Another way to get coordinates for manual entry is by using Google Earth. When you add a placemark and move it where you want it the coordinates will be listed. Also you can get coordinates in Google Maps by right clicking and picking get directions from here and then moving the marker off the road.
How to hold the unit. Depending on the antenna of the unit some get the best signal if they are held flat and others if they are held upright. Garmin Etrex and Gekos work best flat. but some other Garmins like the 60csx work best upright. Check your unit online to see which is the best way to position it. Most units will take the abuse of a handlebar mount if they are available. If you are collecting points or are in a real bind to get a fix in an emergency, face the unit to the southern sky for better accuracy. If you need to get a signal but can't, try to move away from tall trees or cliffs. The more unobstructed view of the sky you have the better. If you hold the unit close to your body it could interfere with getting signals from some satellites. Some units have optional external antennas that you can mount on your helmet for better reception.
Datum The datum used on a map and set on a GPS unit refers to a theoretical mathematical representation of smoothed earth. Your GPS unit probably comes set to WGS84 which is the same one used in applications like Google Earth. Unless you have a real good reason to change it leave it at that. Most modern mountain bike maps will use a datum like NAD83 if they are showing GPS grids or location coordinates on a map. (NAD stands for North American Datum) The difference between NAD83 and WGS84 is insignificant for purposes of navigation. One instance where you might want to change the datum is if you are using an old USGS 7.5 minute quad map. They are usually in NAD27. The difference between NAD27 and NAD83 is enough to matter for navigation so you should probably change it if you are using a quad map.
Units Latitude and Longitude that the gps unit works with can be displayed in a few different ways. Typically the most common options are Degrees Minutes and Seconds or Decimal Degrees. The explanation of the math of how they relate is interesting but requires some study to fully grasp. For purposes of navigation you need to set the unit to whatever the map is using. To give you a hint about how it works here is an example. Longitude in Decimal Degrees might look like -121.5 but the same thing in Degrees Minutes and Seconds would be -121degrees 30(minutes) 0(seconds) It has to to with the number of degrees in a circle and the earth is a circle and not a square unless of course your religion says it is. http://id.mind.net/~zona/mmts/trigonometryRealms/degMinSec/degMinSec.htm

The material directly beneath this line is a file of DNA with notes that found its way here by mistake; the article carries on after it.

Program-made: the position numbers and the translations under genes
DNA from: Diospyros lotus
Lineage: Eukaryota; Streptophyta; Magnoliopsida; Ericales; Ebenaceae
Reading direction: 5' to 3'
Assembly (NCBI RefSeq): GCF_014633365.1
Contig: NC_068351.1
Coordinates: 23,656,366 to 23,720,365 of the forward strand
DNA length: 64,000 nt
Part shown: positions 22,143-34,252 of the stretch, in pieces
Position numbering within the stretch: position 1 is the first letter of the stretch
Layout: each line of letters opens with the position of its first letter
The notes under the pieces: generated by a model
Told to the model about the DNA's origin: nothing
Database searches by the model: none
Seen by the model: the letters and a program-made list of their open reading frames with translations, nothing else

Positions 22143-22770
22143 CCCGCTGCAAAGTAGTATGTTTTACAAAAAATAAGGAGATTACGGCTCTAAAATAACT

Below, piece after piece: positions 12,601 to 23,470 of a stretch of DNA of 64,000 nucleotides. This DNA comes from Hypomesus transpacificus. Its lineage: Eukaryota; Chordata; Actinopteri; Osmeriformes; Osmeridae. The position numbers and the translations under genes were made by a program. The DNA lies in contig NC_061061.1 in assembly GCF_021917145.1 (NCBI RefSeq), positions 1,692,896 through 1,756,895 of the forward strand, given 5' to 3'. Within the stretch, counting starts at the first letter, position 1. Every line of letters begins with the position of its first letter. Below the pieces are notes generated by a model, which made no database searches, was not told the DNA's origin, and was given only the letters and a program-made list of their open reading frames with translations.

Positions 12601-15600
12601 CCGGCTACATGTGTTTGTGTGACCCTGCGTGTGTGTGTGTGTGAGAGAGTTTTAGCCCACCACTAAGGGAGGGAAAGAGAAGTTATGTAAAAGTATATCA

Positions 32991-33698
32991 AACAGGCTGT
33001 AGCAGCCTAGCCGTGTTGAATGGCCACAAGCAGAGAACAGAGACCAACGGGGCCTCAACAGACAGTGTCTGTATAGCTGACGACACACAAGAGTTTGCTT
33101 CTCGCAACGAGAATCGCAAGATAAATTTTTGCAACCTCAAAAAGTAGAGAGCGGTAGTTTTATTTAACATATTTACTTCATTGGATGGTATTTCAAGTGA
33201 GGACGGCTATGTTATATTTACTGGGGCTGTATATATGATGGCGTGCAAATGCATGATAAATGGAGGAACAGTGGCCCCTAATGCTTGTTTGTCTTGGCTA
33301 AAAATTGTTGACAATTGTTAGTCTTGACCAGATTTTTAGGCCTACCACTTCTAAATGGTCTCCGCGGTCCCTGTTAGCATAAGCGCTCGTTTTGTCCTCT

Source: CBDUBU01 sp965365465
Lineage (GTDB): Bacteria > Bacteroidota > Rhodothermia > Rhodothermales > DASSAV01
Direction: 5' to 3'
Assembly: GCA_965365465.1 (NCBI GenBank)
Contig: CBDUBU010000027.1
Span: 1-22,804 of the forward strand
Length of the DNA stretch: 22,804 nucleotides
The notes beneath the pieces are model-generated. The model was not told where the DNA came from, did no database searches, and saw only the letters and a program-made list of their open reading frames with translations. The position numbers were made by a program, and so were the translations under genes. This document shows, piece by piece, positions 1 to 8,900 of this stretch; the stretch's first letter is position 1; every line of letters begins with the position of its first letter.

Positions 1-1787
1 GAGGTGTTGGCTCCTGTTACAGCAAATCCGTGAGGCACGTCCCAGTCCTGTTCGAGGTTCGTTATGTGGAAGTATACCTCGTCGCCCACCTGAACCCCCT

Most GPS units and mapping software allow you to change the units and datum very easily. This should not be something that is buried too deeply in the menu. It is a simple matter to enter the point in one datum and type of units and then switch to another datum and units. For example lets say say you create a point in Google Earth which is probably in WGS 84 and the units are in decimal degrees (to change those go to tools then options) Change your GPS unit settings to match that and enter the latitude and longitude. Now say you are planning on using a 7.5 min paper topo quad to navigate with. You would likely change the GPS settings to NAD 27 and the units to degrees minutes and seconds.
Navigating with the GPS If you want to know the distance and direction of a particular point you saved as a waypoint with the mark button or whatever it happens to be called on your GPS there will likely be a corresponding find button or a waypoint menu item. Keep in mind that unlike a car type GPS with roads built in your gps is only going to be able to tell you the distance "as the crow flies" and likewise the direction will be pointing directly to the point, not say which trail to take.
One of the oldest ways to use a gps to navigate is also the most difficult and that is to use a grid on a map to both figure out where you are based on gps coordinates or figure out where you want to go based on coordinates. This would be a good skill to learn hands on in an adult ed class. An important thing to get right here is the datum which will be listed on the map.
Here is a way to cheat a bit on this. If you know the coordinates of where you want to go and your gps says it is, for example, 1.5 miles. use the scale bar on the map to figure out what this length would be. If one inch equals a mile then take some straight edge (break a pine needle off at 1.5 inches?) put one end on the known location like a trail intersection then turn the measuring device until it intersects the trail you are on. That is where you are. This works really well for river running. The crow says it is 4 miles but it is more like 7 miles on the river. All this requires that you enter in the coordinates before you go into the field which is far easier if you have a digital topo program or use Google Earth\Maps etc.
Here are some resources on using a paper map grids and gps.
Below is a map set on this site with gpx waypoints that you can download on to your gps that correspond to the map. If you live in the Central Oregon area this might be a good one to practice with. There is no GPS grid on this map however. This would be for practicing entering information before you go in the field.